Cupra Born e-Boost - long term review - Report No:4 2023 | Top Gear
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Tuesday 26th September
Long-term review

Cupra Born e-Boost - long term review

£43,735 (£45,100 as tested)
Published: 12 Apr 2023

Want to test the range and charging ability of your electric car? How about 24 solid hours around the hellscape of the M25 London Orbital?

I know, I know, it feels like all EV owners ever want to talk about is range and charging, but it’s a real thing if you regularly venture past the real-world ability. Like your grandparents and the weather, the topic will always crop up. So we’ll start with the Born basics. This 77kWh version has a permanent magnet synchronous electric motor driving the rear wheels. It produces 228bhp and 229lb ft of torque, punting it to 62mph from rest in bang on seven seconds and a largely irrelevant 99mph top speed. So nippy rather than an instant facelift. 

Under the floor is an 82kWh battery with reserves in place that mean there’s 77kWh of useable chemistry available to actually drive the car, which would, if you lived in some sort of European laboratory filled with scientists telling you to slow down, produce 341 miles of range on the official WLTP cycle. Which, as we all know, is largely unachievable if you’re an actual real person. I’ve been getting 3.2/3.3miles per kWh of energy, which, when you multiply that by the useable battery capacity (77kWh) would give a real-world figure of 246.4 - 254 miles. Although that’s been in winter, and low temps - when it was warmer, I was getting 280 because batteries prefer to be toasty warm. But I also drive it like a normal car, and have air-con and heaters on whenever I fancy.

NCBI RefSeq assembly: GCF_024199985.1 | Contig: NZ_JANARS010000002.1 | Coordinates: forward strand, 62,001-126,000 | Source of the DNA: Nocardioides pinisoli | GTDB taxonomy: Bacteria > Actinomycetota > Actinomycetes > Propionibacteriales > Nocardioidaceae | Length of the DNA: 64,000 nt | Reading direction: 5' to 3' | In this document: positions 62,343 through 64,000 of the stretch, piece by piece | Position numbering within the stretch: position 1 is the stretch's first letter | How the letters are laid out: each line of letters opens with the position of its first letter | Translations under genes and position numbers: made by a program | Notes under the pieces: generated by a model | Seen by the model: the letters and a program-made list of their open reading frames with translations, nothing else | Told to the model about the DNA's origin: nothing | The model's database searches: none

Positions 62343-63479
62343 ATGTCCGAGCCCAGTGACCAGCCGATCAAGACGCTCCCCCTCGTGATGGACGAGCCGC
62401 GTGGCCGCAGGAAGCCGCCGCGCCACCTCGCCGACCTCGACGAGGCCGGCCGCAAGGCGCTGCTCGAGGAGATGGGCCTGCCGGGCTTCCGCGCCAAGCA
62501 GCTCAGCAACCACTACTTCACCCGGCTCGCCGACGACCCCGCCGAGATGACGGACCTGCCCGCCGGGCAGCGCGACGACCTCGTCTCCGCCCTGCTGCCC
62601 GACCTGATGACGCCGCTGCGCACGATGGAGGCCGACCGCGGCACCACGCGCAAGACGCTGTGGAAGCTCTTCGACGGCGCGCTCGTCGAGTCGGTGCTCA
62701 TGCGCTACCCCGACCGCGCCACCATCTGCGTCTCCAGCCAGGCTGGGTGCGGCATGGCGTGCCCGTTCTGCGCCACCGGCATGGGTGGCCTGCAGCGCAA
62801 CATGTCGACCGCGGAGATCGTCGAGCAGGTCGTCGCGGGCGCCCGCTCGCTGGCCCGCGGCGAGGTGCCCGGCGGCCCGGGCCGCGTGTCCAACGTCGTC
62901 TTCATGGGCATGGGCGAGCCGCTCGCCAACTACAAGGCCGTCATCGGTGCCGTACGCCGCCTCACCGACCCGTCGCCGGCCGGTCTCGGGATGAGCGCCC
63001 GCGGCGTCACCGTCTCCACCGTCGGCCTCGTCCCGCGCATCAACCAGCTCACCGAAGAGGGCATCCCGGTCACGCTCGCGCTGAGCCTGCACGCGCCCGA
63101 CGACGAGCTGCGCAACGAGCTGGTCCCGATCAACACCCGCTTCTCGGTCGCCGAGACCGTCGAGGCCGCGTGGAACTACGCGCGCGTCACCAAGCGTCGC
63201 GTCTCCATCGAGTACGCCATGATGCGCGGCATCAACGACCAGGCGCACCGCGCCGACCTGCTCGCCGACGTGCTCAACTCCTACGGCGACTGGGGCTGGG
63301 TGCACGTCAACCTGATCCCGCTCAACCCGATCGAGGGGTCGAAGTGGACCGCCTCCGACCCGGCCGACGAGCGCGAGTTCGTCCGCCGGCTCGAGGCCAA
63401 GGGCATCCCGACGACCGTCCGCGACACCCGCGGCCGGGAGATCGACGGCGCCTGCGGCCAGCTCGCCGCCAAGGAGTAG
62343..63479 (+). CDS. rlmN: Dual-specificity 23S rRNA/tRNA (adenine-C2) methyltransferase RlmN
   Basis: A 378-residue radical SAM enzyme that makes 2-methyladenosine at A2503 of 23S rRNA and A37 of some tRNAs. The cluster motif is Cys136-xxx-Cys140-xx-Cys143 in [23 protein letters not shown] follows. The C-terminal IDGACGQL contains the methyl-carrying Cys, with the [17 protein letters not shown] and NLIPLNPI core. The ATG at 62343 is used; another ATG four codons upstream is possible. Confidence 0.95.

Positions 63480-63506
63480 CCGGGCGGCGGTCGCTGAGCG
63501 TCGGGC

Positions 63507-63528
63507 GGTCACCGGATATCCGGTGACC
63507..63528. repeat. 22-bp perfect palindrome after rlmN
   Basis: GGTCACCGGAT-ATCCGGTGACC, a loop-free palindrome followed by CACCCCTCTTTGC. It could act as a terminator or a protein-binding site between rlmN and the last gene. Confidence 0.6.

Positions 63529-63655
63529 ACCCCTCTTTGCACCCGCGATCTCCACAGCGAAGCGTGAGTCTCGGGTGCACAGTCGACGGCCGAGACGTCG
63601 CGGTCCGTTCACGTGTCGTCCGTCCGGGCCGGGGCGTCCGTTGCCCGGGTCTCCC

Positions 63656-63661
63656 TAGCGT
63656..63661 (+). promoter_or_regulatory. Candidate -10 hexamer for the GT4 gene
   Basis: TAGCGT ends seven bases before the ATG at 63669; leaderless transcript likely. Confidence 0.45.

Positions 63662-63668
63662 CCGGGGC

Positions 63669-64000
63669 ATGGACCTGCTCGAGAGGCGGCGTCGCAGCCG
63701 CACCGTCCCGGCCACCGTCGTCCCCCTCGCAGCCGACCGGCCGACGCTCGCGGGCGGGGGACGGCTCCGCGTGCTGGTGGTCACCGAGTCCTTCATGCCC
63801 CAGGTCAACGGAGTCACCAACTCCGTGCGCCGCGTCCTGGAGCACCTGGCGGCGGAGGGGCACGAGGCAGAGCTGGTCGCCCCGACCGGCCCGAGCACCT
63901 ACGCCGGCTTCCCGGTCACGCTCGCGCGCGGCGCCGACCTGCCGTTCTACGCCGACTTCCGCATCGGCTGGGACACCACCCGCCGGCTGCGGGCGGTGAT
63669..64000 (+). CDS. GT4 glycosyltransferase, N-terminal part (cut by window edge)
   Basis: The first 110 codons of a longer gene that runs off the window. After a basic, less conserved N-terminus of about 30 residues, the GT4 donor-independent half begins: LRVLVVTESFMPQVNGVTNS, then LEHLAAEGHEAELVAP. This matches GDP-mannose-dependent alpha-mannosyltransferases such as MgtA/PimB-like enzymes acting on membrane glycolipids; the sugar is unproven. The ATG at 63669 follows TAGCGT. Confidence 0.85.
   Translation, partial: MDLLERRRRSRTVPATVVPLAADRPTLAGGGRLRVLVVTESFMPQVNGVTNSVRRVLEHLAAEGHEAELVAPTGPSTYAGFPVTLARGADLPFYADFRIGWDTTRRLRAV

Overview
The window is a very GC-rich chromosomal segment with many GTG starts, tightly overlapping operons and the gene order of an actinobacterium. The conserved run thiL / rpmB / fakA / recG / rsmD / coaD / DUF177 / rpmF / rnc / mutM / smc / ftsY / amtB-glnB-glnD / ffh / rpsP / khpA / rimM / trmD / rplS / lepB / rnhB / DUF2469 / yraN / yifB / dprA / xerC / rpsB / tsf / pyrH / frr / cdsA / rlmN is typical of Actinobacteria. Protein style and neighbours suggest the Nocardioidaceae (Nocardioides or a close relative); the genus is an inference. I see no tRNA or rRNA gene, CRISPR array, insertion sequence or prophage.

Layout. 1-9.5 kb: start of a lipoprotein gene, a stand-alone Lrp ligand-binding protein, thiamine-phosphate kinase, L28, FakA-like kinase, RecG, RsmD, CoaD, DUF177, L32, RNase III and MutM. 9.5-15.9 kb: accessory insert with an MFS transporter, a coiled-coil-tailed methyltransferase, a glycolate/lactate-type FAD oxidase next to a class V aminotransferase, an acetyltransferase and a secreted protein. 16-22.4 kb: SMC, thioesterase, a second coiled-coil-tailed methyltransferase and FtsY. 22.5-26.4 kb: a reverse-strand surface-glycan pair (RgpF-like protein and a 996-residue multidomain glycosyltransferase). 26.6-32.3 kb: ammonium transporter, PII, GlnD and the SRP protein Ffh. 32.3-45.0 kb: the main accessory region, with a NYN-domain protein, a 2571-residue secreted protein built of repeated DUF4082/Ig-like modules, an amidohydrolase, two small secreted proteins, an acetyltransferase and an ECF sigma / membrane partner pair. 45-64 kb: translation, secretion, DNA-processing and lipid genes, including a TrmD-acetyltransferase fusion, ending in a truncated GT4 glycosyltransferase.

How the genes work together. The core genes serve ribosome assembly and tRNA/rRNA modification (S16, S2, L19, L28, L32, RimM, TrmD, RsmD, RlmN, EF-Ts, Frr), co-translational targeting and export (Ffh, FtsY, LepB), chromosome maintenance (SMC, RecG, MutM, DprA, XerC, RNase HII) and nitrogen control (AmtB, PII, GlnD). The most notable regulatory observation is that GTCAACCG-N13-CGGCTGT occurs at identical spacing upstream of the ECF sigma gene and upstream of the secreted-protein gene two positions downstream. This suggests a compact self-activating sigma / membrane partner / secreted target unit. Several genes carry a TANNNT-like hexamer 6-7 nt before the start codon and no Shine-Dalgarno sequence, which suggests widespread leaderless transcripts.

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This month, we decided to test six EVs around the M25 motorway for a solid 24 hours to see who could get the furthest  - while using public chargers - and just by turning off the air conditioning and cruising at 65mph rather than 70, the Born managed an easy 4.2mi/kWh. That means a real range of 323.3miles. Now that’s more like it. And makes you wonder why someone doesn’t immediately try an invent a more efficient air con system for EVs. At zero degrees without the heating on, the Born gets uncomfortable, but at least it keeps you awake at 3.30am…